Saturday, June 16, 2007

There and back again - 4

Km 933 Mangalore, 5:05 am

Wake up with my limbs feeling completely jaded, worn out. A cold water bath dispels the grogginess and weariness only temporarily. Tempted to stay over another day and rest until the next morning, but there's no money or time for that - besides, pride intervenes.

Km 936 Kankanady circle, Mangalore, 5:50 am

“Which way is the Bangalore highway?”
“Saaar, Bangalore is very far. Take a bus.”

Km 982, Stop, 6:55am

300km to go, and the left wrist almost feels like it’s been wrenched free. I want to go sleep. Roads have worsened, patches of mud and piles of stones abruptly populate midst of tarred stretches. Soon the road begins to resemble that god-awful NH4A(Panjim-Londa-Belgaum), which, as you know, is the undisputed stinker-prince of National Highways.

No ups and downs, or descents and ascents – only the trees around rear up and occasionally form a canopy. At times the vegetation is so thick, you can’t see more than two or three trees deep.

The houses and cottages and their clumps that form villages perch on the roadside – the unending jungle as their backyard, and the by now very narrow highway as their verandah.

I park in a small clearing, acknowledge the receipt of a curious glance from the local milk girl, lie down on the bridge over a brook.

Km 1009, Breakfast!, 7:50am

Subramanya Vilasa. Store room, kitchen and eating area all in one huge hall.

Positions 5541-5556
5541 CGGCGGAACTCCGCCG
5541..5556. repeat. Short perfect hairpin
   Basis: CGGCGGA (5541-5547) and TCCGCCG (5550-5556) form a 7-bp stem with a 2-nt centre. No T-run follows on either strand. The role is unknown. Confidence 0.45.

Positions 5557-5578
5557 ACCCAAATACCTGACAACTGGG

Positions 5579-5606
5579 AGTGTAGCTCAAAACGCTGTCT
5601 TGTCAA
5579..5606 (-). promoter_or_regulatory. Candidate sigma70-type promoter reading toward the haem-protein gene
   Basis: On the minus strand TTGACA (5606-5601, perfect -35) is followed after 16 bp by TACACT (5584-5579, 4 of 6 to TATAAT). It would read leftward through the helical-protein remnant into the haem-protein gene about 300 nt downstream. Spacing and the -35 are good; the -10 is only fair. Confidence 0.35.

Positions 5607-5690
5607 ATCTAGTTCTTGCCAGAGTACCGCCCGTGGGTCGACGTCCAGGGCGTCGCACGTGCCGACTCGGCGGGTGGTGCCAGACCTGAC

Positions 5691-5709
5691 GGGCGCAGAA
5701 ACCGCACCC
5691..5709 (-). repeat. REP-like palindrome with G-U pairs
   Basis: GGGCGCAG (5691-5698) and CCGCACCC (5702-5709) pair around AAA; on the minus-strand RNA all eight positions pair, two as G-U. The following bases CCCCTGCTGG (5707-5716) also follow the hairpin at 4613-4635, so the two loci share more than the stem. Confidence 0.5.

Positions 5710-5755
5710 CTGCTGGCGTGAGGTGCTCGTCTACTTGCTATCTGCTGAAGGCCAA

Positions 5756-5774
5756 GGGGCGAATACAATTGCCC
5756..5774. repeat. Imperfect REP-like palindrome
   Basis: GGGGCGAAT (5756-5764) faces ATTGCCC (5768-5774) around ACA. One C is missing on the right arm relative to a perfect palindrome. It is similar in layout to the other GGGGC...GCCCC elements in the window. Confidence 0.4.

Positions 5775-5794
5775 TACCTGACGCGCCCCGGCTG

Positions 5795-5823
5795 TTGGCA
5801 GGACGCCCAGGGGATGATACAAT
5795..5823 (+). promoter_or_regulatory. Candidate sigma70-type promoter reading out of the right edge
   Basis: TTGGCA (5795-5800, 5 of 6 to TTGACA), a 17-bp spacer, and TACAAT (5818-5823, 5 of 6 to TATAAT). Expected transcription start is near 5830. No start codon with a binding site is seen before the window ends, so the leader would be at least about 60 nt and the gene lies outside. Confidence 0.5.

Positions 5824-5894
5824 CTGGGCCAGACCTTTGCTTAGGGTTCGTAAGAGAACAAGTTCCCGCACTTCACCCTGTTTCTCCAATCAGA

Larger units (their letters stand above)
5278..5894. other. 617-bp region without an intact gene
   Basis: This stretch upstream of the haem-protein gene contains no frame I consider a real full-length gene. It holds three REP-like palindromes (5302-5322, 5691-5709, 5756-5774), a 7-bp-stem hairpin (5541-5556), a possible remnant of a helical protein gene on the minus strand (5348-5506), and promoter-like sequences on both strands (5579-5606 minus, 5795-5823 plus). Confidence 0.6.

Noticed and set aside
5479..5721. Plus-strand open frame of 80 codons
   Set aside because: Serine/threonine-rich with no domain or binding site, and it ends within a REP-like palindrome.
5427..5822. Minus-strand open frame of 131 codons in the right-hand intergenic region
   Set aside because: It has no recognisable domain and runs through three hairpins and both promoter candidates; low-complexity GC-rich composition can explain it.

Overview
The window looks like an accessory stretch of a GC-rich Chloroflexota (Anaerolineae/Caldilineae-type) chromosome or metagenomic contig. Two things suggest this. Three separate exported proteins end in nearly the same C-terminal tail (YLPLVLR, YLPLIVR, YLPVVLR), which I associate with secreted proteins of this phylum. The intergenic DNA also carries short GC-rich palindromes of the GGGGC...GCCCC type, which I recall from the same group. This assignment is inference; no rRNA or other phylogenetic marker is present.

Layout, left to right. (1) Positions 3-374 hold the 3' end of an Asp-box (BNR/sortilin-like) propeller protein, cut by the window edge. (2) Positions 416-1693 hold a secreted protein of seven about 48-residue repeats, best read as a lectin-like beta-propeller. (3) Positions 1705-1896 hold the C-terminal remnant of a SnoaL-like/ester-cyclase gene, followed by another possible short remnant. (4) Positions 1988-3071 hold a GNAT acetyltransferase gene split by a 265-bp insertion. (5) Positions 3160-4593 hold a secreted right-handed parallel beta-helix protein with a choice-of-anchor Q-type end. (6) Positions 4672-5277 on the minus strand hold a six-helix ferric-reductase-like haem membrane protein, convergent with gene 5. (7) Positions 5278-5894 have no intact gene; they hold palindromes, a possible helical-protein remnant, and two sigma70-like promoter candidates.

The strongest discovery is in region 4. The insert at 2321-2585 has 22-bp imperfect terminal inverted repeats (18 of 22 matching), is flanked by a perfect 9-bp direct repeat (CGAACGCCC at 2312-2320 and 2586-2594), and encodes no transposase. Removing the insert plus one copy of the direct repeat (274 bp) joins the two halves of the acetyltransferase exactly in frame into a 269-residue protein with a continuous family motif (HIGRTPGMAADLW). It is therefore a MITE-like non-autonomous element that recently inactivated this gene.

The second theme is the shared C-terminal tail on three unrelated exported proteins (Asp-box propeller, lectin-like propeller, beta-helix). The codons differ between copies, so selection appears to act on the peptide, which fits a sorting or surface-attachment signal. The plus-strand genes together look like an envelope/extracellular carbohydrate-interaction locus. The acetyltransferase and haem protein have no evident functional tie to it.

Hunger, thus far blocked by other bodily aches, is soothed by 5 large idlis, 4 huge dosas and a big tumbler of coffee. All for the grand total of Rs. 25.

The satisfied feeling of a full stomach is so enlivening, the creaky joints and the countdown currently at 275 are driven out of the head. I leave a 50 buck note and take a walk, and find myself attempting to hum a tune.

An auto goes past, with the words on its hood,"Baare figure, andare togombaro Pulsar"

Translated, that means: "I tell her - come with me, o figure. She says - go get a Pulsar"

Translations just completely spoil it! Pah.

Km 1042, 9:25am

Again! Uncanny, the ability of the Sahyadris to throw up scenes that completely astound you. My road is between two enormous, grassy peaks that rear up on either side of me, both of them stretching on and on - upwards as well as on all sides – it’s the enormity of it all that overwhelms you. These two distinct peaks seem to be infinite, everywhere.

There’s absolutely no traffic – I go lie down on a stone flanking the road, and stare unbelievingly at the peaks and their cloudy halos.

As good a place as any, I say, to catch a nap. Tale for grandchildren and all that. Dreamless sleep for more than an hour, uninterrupted by passing truck-roars. Bliss!

Km1074, Sakleshpur, 11:30am

The ghats end. But not before increasingly deteriorating roads, whose effect manifests itself in four overturned trucks over 100-odd-km. As the ghats approach their end, there’re boards on the roadside homes advertising the fact that fresh honey and coffee beans are for sale. I stop for a break in what seems like an immensely dense cover of green, almost like a green tunnel.